Travis LaMothe '10
Travis LaMothe received his B.A. in Studio Art at DePauw University in 2010, where we was awarded a fifth-year Arts Internship. While completing his M.F.A. at Southern Methodist University, he participated in group and two-person shows in Dallas, Fort Worth, Austin, and Philadelphia. LaMothe’s focus in sculptural work that confronts the ways taste is created in our domestic space helped land him a student award from ISC’s Sculpture Magazine in 2012, followed by a postgraduate fellowship from Juvenal Reis Studios in New York. In Dallas, LaMothe is represented by RE Gallery.
Q: What have you been up to after DePauw? What is keeping you busy?
A: Graduate school, growing up, and then trying to grow back down. As I write this, summer is coming to a close, which means the end of my quick break from art and teaching. After 3 solo exhibitions to kick off 2014, I've been focusing more on cooking and automotive work lately. That's all going to slow down, as will the traveling and swimming, as I resume teaching and get myself back in my studio.
Q: What and where will you be teaching this fall?
A: This fall I am teaching advanced sculpture at University of Texas, Arlington. That adjunct course is one of three jobs. I work most of my hours for Barry Whistler Gallery in Dallas, as assistant director. I also design exhibition collateral for the Pollock Gallery at SMU.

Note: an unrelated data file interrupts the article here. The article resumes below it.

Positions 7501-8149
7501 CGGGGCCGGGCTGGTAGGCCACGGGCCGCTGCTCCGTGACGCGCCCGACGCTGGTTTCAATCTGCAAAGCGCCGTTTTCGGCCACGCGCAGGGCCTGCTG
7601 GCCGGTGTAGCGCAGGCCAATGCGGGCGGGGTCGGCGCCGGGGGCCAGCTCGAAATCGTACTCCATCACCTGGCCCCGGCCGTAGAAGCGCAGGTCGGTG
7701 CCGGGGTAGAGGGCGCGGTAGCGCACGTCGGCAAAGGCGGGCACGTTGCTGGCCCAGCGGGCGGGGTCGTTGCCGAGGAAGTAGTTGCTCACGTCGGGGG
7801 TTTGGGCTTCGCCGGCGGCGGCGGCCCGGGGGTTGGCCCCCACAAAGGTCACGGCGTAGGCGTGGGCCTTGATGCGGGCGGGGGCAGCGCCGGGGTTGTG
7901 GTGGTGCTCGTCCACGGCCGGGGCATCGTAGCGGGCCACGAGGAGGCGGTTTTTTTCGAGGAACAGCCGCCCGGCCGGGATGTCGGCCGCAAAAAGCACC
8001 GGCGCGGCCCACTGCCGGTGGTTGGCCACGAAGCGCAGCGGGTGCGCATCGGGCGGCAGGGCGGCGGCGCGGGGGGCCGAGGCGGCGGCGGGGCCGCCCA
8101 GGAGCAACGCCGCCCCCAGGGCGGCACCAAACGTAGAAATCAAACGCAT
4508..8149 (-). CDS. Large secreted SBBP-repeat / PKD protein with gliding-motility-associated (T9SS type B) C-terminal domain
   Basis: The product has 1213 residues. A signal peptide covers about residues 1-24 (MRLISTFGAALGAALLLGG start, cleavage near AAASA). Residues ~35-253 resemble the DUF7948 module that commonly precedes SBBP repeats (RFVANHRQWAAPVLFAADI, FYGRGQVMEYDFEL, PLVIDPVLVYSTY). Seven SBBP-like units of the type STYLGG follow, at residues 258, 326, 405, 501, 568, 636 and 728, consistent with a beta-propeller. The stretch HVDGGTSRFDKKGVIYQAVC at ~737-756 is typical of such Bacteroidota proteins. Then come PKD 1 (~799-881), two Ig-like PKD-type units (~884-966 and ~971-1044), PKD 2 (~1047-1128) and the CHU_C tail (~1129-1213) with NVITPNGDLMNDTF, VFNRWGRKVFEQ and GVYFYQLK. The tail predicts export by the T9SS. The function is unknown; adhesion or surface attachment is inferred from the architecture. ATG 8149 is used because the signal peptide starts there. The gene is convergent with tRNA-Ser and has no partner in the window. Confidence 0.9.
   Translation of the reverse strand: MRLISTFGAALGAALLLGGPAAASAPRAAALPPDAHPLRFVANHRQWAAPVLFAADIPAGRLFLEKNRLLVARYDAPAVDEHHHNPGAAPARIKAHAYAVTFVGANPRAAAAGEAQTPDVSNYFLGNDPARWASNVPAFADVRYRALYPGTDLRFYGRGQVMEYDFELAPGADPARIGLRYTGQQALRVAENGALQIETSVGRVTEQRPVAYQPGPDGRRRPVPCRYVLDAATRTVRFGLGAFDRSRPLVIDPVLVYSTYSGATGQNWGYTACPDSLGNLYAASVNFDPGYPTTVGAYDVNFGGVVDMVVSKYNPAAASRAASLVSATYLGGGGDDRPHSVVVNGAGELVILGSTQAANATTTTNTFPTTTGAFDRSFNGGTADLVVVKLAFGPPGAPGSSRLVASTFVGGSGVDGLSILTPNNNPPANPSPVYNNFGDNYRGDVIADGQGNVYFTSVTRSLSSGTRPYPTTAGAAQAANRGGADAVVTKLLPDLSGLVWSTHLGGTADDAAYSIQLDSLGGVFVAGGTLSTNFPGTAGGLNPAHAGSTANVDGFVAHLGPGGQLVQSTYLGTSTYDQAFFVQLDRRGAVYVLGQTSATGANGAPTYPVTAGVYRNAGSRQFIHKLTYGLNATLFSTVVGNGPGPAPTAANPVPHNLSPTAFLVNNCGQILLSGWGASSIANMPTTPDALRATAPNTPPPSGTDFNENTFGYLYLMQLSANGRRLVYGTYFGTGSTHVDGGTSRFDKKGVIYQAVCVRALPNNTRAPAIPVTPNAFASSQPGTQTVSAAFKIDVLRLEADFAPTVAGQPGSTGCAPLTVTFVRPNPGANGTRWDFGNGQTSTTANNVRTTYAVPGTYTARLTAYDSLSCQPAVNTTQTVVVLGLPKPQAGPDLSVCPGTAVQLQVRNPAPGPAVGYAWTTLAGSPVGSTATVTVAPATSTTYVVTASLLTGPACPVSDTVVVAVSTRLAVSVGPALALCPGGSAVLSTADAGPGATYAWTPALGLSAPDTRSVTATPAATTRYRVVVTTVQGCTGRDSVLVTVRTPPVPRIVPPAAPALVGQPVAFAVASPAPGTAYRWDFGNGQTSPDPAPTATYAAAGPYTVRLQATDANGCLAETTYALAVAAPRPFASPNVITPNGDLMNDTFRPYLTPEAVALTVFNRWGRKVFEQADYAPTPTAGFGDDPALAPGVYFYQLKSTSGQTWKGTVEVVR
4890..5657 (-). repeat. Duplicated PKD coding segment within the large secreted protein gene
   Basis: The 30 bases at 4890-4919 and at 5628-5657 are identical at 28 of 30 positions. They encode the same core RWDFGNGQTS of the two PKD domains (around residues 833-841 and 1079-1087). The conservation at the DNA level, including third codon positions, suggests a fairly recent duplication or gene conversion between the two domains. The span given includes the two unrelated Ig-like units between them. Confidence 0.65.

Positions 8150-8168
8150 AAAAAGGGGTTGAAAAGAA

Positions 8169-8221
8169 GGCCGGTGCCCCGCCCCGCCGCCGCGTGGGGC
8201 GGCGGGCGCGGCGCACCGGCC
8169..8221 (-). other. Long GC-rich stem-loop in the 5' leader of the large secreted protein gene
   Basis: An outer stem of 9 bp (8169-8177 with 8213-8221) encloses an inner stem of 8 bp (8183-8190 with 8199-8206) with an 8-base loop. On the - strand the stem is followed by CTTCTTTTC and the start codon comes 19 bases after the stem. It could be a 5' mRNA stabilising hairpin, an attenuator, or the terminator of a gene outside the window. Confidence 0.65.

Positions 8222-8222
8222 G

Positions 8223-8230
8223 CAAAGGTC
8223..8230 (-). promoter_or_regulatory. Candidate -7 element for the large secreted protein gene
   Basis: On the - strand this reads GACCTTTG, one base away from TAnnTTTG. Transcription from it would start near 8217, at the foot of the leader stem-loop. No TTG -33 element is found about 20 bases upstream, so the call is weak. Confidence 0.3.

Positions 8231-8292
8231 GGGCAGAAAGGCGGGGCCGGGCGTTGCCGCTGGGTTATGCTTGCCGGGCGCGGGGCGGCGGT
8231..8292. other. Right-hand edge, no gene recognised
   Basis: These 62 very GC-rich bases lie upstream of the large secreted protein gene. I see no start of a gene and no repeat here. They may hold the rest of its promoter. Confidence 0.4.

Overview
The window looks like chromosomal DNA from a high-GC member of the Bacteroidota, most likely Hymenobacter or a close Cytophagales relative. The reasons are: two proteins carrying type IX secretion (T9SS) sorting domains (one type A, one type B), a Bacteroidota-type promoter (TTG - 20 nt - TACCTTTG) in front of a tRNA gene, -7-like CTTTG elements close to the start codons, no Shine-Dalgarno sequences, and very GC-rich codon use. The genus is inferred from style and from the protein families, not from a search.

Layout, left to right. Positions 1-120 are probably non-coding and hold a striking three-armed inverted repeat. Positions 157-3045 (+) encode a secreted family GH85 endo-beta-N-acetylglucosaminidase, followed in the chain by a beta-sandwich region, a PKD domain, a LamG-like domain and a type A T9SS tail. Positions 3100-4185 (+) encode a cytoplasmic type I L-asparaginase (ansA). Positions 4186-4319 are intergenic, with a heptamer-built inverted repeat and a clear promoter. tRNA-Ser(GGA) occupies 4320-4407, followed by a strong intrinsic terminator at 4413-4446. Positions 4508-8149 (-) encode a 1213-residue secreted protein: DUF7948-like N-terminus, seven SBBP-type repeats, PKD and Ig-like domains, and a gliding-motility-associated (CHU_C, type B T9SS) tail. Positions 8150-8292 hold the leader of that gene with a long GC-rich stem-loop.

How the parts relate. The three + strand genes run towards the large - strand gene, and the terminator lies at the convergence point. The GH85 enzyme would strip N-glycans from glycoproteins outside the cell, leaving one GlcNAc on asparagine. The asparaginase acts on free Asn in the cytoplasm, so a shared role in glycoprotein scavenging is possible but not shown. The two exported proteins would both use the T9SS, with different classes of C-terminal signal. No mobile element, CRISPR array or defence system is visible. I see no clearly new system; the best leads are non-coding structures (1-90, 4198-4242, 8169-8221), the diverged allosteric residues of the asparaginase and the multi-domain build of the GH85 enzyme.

Q: What's the most important part of your studio practice?
A: The most important part is probably judgment and humor. As well as knowing myself. I need to know how to poke fun at my own tendencies, because it's what keeps me from overcooking them, both in my self and in my work.
Q: In 2013, your forms address their expected functions in a calm, almost meditative way. In 2014, there's the same formal care but the work is also funny. I know nothing kills a joke more than having to explain it, but ... how did the humor sneak into the work; was it a reaction, an accident, a discovery?
A: Great question. I became a bit bored with the disparity between myself and my work. I enjoyed making fun of things, judging situations, evaluating objects on a spectrum of viable to unlikely to hilarious. Berating strangers' use of language and design in public spaces. This judgment and a crass application of humor became almost necessary for quickly "seeing" other objects. Humor is a great way to cultivate a language around the things we see, and always carries with it some form of evaluation. Its allowances for quick judgment with multiple meanings was an access point for viewers build a language around my work.
Q: Why did you decide to take studio classes at DePauw?
A: I fell asleep during a Management Fellows lecture after staying up all night working on a sculpture. I left directly from there to change my major from economics to art. I know that sounds really romantic, but it's the truth. There wasn't a lot of fear to overcome about my future as an art major--there was some, but it came from a very naïve place.
Q: Any advice for art students? What should current studio art majors know?
A: Be less serious. Embrace the computer.